We are delivering brand projects for clients such as Absolut, Converse and Sonos. Agencies are actually really supportive of what we are doing with brands, as our model is extremely collaborative and we have been building a closer relationship with agencies through our ‘super member’ model. By becoming a super members, both agencies and brands are helping us shape our future as well as buying into a suite of services which includes training, marketing, access to influencers as well as working on some really interested brand projects.
So what is your new book about?
It is a collection of essays from 35 of our Socials, exploring the advertising industry and giving our individual viewpoints on some of the major topics impacting our industry right now. Or as Ben Malbon of Google so nicely puts it: “It’s an ‘idea grenade’ …..for agency CEOs and brand leadership teams”.
Are you a Hacker, Maker, Teacher or Thief?
I would like to think I am a combination of all four, especially as I believe that these attributes now represent the key skill sets for modern problem-solving.
What’s your take on technology? Does it help, does it harm? Do we have too much of it?
The definition of technology is the ‘application of scientific knowledge for practical purposes’, so for me something should only be classified as technology if it adds value to people’s lives. And for this reason I think technology is fantastic as it is constantly opening up new opportunities to us as people. Only last week we had three start-ups speaking at our CS Fresh event and it was just amazing to see the tools they had at their disposal – open source platforms, 3D printing, new collaboration tools and new funding platforms, to name but a few. It is quite incredible really. Of course, technology can also lead to some negative human behaviour (for example, the negative impact mobile phones can have on communal experiences) but I believe the human species is smart, and, ultimately, we learn to adjust our behaviour to counteract this, as we are seeing more and more with bans on mobile phones at gigs, restaurants and museums.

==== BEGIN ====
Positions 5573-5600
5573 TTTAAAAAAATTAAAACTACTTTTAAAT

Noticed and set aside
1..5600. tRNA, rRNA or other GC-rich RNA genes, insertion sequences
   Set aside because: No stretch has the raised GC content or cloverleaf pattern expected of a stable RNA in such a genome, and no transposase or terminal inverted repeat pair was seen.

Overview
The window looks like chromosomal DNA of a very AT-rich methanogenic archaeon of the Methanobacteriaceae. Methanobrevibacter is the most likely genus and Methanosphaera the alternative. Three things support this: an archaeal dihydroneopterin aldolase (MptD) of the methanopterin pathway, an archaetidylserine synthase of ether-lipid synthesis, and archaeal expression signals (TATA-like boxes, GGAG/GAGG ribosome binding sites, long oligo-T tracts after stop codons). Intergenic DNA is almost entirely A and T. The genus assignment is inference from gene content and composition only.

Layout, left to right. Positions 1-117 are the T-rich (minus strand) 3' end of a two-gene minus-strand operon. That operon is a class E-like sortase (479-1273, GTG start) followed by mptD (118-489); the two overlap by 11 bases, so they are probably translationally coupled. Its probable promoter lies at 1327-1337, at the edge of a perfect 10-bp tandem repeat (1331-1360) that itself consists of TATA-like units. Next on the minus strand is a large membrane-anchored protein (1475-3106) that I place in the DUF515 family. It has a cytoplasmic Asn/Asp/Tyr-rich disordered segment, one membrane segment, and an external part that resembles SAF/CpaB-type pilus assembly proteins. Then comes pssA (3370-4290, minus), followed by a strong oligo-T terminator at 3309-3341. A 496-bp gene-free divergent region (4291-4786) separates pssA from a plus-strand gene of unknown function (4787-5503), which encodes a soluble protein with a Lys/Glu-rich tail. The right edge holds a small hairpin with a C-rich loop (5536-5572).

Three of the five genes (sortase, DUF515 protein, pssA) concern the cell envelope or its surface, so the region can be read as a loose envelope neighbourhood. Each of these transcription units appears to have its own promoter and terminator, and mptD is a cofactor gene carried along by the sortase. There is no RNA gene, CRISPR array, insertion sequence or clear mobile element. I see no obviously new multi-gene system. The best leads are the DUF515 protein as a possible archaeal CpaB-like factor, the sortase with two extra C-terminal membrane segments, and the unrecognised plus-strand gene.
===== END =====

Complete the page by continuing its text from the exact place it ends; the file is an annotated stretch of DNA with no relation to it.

Innovation and technology both seem very attractive and brands seem to love them, but in the end maybe we need less innovation and technology and more human interaction, how do you feel about that?
Innovation, for me, is about finding new – and better – ways to solve business problems and open up new opportunities. And for brands the key to delivering innovation is in understanding people better – something that is only going to come from human interaction. Innovation and technology is pointless if it does not add value to people’s lives.
Let me ask you about today’s consumer.
Very active, very well informed and, in some cases, very trustworthy from the point of view of other consumers.
Finally, if you were to give one piece of advice to a brand in today’s environment regarding marketing and advertising, what would it be?
Take five per cent of your budget tomorrow and allocate it to experimentation and learning. Try new platforms. Connect with new audiences. Test new agencies. Make some mistakes you can learn from. Act like a start-up. Learn to become more agile by being more agile.
This interview was originally published in Control Publicidad, July / August 2015 issue